Getting Appropriate Sleep: By getting enough good quality sleep our body’s neuroendocrine system can reset in order to better regulate our hormones. In regards to quality sleep it is important to ease into sleep to allow for effective melatonin production. Melatonin is important in helping you go to and stay asleep. You can improve sleep quality by avoiding TVs and computers right before bed. As a bonus, this period of relaxation allows for the adrenal glands to slow stress responses leading to more restful sleep.

Controlling Your Thoughts and Self-Talk: Negative and overly critical thoughts can be a significant contributor to one’s stress levels. By recognizing and halting deprecating ideas and thoughts you can flip a negative mood into a more positive one, thus relieving stress. A technique known as “thought-stopping” may be useful. When you recognize negativity in your mind you can literally say “stop” verbally or mentally in order to transition to a different train of thought.

Working up a Sweat: Regular exercise has been proven to reduce stress, improve mood, increase self-esteem, and improve energy levels. When you exercise your body releases endorphins, a hormone that gives a sensation of euphoria. Additionally, exercise can act as a good way to distract yourself from negative or stressful situations that would otherwise be on your mind. Moderate and regular exercise is highly beneficial in overall well-being, however it is important not to over exercise, which has been shown to increase stress levels.

Herbal Supplements: Adaptogens are a class of herb that can have a positive impact on your body’s stress levels. These herbs are recognized as providing increased energy and a greater sense of calm. Most commonly used adaptogens include ashwagandha, rhodiola, holy basil, schisandra, shatavari, and eleuthero. The easiest way to consume these helpful herbs is through tea and may be a good alternative to coffee. All adaptogens are considered non-stimulating aside from Chinese ginseng.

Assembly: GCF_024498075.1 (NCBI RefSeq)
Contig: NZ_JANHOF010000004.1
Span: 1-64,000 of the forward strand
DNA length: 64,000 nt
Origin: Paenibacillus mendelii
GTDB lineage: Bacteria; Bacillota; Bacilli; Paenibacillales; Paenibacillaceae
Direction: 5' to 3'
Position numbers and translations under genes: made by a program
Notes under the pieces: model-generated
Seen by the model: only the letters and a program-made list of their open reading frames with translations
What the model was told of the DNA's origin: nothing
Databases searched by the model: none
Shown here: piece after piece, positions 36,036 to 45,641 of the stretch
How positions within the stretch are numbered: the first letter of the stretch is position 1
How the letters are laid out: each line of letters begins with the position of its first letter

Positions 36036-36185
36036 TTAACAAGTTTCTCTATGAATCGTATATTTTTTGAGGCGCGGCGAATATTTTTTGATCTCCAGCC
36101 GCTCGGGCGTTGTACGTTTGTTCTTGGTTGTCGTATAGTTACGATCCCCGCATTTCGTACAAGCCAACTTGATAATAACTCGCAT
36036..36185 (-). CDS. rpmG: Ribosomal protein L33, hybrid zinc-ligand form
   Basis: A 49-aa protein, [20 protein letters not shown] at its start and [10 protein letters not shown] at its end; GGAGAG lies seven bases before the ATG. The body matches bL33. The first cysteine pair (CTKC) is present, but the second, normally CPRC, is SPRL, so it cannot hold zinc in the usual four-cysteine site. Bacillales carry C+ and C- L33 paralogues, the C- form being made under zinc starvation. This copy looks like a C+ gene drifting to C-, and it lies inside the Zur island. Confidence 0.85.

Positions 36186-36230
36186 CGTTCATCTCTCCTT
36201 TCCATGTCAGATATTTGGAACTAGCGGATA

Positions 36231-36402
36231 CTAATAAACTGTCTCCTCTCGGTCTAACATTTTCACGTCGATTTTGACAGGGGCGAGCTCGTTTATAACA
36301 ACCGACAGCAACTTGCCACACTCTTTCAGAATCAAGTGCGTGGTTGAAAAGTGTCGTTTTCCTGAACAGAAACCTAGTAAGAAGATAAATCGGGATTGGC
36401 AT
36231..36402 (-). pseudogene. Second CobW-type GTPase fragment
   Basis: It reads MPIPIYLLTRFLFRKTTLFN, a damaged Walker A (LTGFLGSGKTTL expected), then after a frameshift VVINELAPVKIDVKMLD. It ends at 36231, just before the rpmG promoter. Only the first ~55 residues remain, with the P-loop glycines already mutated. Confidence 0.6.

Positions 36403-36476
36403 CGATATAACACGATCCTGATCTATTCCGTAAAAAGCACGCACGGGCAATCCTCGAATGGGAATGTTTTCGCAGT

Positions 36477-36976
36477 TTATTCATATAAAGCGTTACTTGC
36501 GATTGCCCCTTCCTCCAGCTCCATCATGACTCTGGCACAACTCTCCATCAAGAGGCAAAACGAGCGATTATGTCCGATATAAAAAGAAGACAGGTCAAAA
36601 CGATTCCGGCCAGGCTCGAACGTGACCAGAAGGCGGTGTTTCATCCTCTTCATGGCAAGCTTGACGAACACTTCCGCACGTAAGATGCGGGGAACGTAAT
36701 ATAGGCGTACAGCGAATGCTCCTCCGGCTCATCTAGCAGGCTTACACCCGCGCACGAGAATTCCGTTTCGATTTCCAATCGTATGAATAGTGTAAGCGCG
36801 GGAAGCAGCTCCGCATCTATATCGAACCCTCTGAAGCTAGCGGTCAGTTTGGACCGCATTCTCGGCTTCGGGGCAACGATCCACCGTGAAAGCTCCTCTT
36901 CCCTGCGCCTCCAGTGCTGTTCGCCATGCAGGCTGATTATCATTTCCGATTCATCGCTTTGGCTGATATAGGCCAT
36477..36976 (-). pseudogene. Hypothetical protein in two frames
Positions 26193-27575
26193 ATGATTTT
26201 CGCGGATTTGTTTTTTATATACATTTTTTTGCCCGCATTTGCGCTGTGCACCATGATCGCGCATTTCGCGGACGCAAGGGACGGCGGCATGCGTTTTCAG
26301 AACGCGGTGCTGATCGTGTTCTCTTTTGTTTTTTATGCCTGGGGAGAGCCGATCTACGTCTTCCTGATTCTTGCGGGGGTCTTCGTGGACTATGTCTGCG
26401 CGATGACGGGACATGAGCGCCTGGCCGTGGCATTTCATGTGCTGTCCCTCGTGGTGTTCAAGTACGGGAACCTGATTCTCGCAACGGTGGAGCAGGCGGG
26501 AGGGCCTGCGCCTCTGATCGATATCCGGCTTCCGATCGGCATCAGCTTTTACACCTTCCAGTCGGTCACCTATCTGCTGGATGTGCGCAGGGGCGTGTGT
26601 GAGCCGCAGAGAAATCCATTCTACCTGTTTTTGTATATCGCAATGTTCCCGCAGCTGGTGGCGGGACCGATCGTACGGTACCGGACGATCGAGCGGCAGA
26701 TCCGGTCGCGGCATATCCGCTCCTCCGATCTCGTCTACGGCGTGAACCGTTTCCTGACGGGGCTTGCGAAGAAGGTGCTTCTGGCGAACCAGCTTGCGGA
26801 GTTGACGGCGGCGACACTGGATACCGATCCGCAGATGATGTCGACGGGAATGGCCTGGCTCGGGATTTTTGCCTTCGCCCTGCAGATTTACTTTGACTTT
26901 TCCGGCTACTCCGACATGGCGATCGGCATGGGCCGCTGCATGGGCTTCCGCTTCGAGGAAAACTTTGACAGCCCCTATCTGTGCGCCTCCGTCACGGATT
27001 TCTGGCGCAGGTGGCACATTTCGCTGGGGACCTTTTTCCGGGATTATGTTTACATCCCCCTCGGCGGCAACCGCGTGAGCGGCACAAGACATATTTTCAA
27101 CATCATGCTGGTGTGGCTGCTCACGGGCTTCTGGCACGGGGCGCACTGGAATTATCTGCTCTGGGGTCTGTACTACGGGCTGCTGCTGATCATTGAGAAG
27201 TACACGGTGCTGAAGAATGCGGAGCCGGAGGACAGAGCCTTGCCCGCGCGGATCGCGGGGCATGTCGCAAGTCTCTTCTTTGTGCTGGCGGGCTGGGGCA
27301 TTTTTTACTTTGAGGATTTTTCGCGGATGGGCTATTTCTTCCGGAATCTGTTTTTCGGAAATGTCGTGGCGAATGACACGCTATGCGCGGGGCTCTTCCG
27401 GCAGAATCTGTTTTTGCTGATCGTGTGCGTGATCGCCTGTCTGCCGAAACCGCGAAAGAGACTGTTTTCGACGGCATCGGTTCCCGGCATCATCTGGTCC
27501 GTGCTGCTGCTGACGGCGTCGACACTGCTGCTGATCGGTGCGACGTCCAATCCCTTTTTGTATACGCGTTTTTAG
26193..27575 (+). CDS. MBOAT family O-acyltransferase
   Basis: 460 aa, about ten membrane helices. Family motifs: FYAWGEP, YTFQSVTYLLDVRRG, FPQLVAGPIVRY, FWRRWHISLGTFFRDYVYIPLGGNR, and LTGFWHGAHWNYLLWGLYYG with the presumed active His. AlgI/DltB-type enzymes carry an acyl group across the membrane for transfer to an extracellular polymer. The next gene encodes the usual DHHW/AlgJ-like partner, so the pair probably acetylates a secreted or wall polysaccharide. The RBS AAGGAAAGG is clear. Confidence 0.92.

Don’t Stress the Small Stuff

Regardless of where stress in your life originates from it is important to see its impact on your thyroid as well as your overall wellness. Imagined stressors can have a very real physiological impact on the body. Because the thyroid is such an integral system in the body it is critical to monitor environmental factors and mental habits that are inhibiting the thyroid’s ability to perform efficiently. By utilizing the above techniques, you can assist your body in maintaining healthy hormone activity. In addition, by reducing stress, you improve your quality of life in pursuit of a more well-balanced lifestyle.

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Sona Shea
Sona Shea
3 years ago

my Thyroperoxidase Antibody is at 323, should be <30. Thyroglobulin Antibody is 79, should be <40. Triiodothyronine Free [Free T3] is 2.8, should be between 3.1-6.2,
I have been highly stressed for the past year and off the charts the week before this test. Could stress effect the numbers this drastically or is this an indication of a serious condition unrelated to stress?

Janet Arnold
Janet Arnold
2 years ago

I have found walking everyday at least 5 days a week does help with stress. It will also help with keeping your weight down. Sleeping is very important try to go to bed at the same time every night! Eating healthy sure helps a lot too! Relax and count your blessings and stop comparing yourself to everyone else.